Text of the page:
RPG Gaming Etiquette

So, in the interest of trying to make everyone’s experience at the gaming table better and better, it came to mind that there is one thing that should be addressed, because there are a LOT of people out there that are especially guilty of doing the things I am going to cover in this article.  AS you know by the title I am talking about Gaming Etiquette (duh, title).  But I am also going to look at the difference between manners and etiquette.  Each point where I am able to provide guidance I have, but please if you have any extra options, please register and comment below.

Manners Vs Etiquette

So instead of trying to re-invent the wheel, here are the relevant definitions of these words from dictionary.com.

Manners:

  • ways of behaving with reference to polite standards; social comportment.
  • a person’s outward bearing; way of speaking to and treating others.

So basically this is the point where you meet a new person (or group), and how you respond to and with them.  Being polite, courteous and respectful are probably the main takeaways from Manners.  This is HOW you talk to people, how you relate to them, and what things you do that do or do not help you show the same to other people.

Etiquette:

  • conventional requirements as to social behavior; proprieties of conduct as established in any class or community or for any occasion.
  • the code of ethical behavior regarding professional practice or action among the members of a profession in their dealings with each other.

So for the context of table top RPGs, Manner and Etiquette are those expectations everyone has for how the other people at the gaming table with you will behave and act at the gaming table.  So using these as the starting point for a frame work, what are some of the NOPE things players should avoid.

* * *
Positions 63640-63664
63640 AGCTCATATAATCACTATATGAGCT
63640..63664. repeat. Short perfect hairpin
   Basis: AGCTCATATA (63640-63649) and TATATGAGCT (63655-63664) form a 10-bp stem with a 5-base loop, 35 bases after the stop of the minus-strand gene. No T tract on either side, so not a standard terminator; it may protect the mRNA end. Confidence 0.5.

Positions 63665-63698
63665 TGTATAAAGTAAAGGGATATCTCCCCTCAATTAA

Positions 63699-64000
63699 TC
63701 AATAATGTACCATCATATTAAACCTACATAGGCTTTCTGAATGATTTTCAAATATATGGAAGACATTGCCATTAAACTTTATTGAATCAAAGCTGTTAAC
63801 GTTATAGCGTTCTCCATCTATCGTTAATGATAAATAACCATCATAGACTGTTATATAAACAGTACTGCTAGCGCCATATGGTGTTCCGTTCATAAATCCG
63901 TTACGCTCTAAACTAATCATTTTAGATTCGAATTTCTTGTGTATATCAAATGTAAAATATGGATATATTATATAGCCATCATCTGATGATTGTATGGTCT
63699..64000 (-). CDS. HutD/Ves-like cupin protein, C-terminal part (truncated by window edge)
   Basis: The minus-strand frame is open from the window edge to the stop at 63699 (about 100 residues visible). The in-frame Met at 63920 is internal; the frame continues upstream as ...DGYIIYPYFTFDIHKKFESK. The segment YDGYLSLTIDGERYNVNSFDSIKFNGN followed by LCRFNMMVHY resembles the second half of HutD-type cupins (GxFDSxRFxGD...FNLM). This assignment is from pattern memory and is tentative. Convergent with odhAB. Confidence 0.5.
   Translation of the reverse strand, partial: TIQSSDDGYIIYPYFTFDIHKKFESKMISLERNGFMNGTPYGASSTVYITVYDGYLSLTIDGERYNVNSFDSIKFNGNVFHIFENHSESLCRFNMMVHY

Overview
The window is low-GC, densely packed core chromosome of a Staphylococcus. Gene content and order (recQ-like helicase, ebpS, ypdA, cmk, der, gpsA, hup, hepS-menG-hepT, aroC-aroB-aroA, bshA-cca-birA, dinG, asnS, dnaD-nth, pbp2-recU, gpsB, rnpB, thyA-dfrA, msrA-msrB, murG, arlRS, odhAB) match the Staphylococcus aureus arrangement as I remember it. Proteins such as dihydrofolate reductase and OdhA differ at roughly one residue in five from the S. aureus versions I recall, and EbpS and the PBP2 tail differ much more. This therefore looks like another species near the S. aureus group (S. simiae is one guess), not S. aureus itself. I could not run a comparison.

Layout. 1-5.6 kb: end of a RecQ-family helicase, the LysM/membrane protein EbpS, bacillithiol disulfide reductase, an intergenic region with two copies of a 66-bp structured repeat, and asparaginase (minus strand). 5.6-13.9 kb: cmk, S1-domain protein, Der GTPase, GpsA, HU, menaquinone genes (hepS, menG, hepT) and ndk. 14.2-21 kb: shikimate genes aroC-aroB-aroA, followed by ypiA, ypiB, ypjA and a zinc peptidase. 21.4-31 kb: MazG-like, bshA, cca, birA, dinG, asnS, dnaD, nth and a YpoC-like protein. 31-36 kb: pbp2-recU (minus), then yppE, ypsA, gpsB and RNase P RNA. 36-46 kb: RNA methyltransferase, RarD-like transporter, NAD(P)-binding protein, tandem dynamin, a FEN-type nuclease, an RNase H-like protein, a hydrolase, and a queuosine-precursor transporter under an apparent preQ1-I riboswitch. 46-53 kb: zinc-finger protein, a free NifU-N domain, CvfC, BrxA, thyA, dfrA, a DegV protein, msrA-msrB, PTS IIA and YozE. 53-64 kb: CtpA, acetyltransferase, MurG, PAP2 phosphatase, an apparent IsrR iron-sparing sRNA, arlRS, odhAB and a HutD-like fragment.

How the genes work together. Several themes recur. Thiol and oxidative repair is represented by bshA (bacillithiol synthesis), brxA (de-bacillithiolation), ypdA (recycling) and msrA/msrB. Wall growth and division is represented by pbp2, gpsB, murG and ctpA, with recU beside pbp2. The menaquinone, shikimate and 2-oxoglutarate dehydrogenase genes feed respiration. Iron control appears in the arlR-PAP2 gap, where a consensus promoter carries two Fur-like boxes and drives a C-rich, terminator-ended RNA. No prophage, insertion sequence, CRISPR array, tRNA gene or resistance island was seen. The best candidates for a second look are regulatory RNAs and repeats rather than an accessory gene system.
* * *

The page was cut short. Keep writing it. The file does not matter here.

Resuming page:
This article is a general over note on the topic, so that it’s scope also includes the online VTT and IRL TTG methods.

Don’t Be A Dick

This SHOULD be a no-brainer, and yet all too often I see people that do this.  Some of the really simple ways that people are dicks include but are in NO way limited to the following:

  • Questioning and commenting on every rule variation in a game.
  • Commenting things like:
    • “Oh, I have never done it that way before.”
    • “I wouldn’t ever do that.”
    • “That’s not how I GM.”
  • Not showing up without letting the GM and the players know you are not coming.
  • Showing up late.
  • Not letting anyone know your first name, and insist that everyone calls you by their character’s name.
  • Not being prepared to play. (Character not ready etc. or left somewhere else).
  • Chatting about stuff not relevant to the game while others are trying to play.
  • More…. (a LOT more)

Let’s look at it this way, if you turn up to a game and do ANY of the above things, you’re a dick.  This is about showing respect to the other players, and the GM.  The GM maybe even more so, as they have usually prepared something for you to adventure in, be it pre-made or something of their own creation.  You showing up not prepared, or when you do you interrupt the game, or question every decision by the GM, you are showing a MASSIVE amount of disrespect, and  you’re being a dick.  This is DOUBLY so if you are new to joining a group, be it for a once off, or to join a campaign.

GMs spend a LOT of time getting ready to run a game, the other players too to a lesser extent.  But the GM sets the world, and since every GM has a different play style, even if it’s only a small change, we are ALL different, and our game expectations vary similarly.  If you are coming into a group, that is already running, and the rules are in play, don’t comment.  Just play the game, and your character, and go with it.  If all you do is sit there and comment on every rule:

  1. You’re being a dick;
  2. You’re disrupting the flow of the game and the story;
  3. You are showing a complete lack of respect for:
    1. the GM who has made everything possible;
    2. and the other players who have agreed to have you join them.

Also, this is something I think EVERYONE should know:

So as a player, your obligation is to sit down, get the PC ready if not already done, and have fun.  Don’t bitch and moan about everything.  Instead, how about you just try and enjoy it, rather than being a dick.

Show Respect & Be Grateful